Report from MSRI and Berkeley

Having attended last Friday’s academic sponsors’ day at MSRI, I can provide a little more context concerning the issues expressed last time.

But first, it’s time for the current edition of NAME AND SHAME:

There are currently 105 universities which contribute a yearly amount of money to MSRI. Although the amount of money is not insubstantial (about $5000 per institution), it sends a clear message to those outside mathematics (= potential donors) that we as a community value the job that MSRI does. (As a certain dean at Harvard once explained to me, nobody wants to make large donations to an institution unless they feel part of a larger movement, which requires a high rate of participation amongst everyone else.) Since the main focus of MSRI is generally as a research institution, you would certainly expect that (say) that all the top 25 ranked graduate programs in the US would be sponsors of MSRI. But this is not true! How could this be, you ask? I imagine the reason is that this funding is at the discretion of the chair, and you (as a department member) might not even think to ask if your institution is an academic sponsor of MSRI. So who are the miscreants who have skirted their obligations? The guilty party: Brown! Why is Brown not an institutional member of MSRI? Is it because of their precipitous drop in the USA rankings as an undergraduate programme over the last few decades? Is it because — let’s face it — things haven’t been the same since the halcyon days of the (admittedly rather sexy) undergraduate class of 2001? Is it because their endowment is so low that their check to MSRI bounced? Let your disappointment be known by emailing the chair, Jeffrey Brock. (Oh, and NYU is not a member also.)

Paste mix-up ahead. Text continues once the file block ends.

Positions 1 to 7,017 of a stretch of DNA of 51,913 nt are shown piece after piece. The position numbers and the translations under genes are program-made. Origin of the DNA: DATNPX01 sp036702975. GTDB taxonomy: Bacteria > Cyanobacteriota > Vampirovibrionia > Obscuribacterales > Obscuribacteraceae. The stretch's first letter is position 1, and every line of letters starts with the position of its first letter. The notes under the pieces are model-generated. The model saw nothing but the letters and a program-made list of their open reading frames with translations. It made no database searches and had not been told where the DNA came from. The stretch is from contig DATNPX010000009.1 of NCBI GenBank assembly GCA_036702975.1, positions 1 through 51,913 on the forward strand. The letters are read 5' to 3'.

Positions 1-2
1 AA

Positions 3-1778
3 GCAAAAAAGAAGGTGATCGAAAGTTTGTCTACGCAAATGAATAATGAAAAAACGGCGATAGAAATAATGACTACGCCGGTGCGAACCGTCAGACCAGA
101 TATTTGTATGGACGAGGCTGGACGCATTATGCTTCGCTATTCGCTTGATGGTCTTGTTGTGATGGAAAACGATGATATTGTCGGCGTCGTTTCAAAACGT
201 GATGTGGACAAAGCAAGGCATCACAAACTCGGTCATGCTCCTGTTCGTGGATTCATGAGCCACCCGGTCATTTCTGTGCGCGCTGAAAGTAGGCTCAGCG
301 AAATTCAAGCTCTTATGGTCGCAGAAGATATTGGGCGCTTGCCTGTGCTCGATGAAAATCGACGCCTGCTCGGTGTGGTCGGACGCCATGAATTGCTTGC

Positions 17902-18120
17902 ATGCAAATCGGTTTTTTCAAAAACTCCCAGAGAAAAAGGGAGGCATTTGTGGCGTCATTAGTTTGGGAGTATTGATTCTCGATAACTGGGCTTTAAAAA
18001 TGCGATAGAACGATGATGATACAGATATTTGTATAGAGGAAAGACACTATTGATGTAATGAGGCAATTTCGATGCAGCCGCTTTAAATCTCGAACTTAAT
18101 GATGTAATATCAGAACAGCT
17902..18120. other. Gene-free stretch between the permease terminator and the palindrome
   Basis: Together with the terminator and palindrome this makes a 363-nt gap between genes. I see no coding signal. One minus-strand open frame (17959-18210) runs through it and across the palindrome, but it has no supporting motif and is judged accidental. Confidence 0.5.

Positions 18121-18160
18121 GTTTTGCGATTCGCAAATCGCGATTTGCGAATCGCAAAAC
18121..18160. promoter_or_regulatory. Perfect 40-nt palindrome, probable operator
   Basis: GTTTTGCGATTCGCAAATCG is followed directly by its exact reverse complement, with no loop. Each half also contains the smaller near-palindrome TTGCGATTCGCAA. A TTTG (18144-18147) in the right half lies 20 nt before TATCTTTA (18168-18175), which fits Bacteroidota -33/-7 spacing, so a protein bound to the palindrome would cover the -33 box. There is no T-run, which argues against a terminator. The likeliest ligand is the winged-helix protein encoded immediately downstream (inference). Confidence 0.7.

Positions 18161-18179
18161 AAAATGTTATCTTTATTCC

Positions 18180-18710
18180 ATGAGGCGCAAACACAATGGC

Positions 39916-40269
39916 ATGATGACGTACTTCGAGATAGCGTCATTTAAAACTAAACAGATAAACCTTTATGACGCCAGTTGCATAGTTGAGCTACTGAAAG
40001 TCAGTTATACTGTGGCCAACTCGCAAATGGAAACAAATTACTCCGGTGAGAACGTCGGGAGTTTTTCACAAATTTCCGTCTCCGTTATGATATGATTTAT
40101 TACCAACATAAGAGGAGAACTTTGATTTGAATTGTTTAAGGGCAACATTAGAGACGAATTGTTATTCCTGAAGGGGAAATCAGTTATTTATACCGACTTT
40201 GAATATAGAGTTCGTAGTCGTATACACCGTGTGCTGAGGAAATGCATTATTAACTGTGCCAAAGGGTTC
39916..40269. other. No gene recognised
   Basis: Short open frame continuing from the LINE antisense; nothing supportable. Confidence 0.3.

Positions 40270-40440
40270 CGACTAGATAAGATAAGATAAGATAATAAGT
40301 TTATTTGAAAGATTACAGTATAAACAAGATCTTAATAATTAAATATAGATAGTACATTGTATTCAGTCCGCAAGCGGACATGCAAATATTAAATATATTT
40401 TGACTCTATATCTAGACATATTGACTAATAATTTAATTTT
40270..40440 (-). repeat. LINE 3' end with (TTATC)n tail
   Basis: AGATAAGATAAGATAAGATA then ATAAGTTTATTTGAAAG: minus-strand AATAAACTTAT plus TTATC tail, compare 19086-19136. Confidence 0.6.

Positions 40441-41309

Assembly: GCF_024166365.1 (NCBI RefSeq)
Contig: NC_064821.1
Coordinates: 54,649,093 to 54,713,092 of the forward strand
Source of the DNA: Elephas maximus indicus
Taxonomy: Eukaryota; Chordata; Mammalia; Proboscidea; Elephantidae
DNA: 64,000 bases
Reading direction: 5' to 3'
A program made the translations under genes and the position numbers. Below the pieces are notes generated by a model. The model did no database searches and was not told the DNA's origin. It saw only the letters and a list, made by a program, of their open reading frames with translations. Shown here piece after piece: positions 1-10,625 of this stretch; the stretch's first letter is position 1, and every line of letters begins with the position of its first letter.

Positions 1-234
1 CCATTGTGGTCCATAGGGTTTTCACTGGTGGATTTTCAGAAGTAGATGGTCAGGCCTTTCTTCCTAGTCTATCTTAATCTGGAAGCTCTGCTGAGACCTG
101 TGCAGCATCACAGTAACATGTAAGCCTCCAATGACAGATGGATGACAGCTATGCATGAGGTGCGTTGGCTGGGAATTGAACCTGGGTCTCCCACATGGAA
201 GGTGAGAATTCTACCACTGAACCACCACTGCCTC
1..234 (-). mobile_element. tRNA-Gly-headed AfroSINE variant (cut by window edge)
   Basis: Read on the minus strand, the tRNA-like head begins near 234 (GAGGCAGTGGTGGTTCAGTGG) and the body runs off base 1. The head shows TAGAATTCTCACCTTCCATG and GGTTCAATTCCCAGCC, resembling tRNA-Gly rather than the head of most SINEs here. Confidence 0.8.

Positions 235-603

OK, now back to the meeting. I learned a few things. First (and it’s a little hard to determine exactly what this means given the fungibility of money), the summer graduate schools are exactly paid for by contributions from academic sponsors. In this light, the issue of fairness is even more acute than I previously realized. Second, there is already a committee in place which is very much aware of the issues relating to mixed levels of backgrounds and is trying to find ways to address it. They seem to have a few good ideas (in particular, making clear before hand what the expectations will be, in order for universities to self-select appropriate students as well as give students with weaker backgrounds information on what they should learn about before hand), but I agree there’s no simple fix.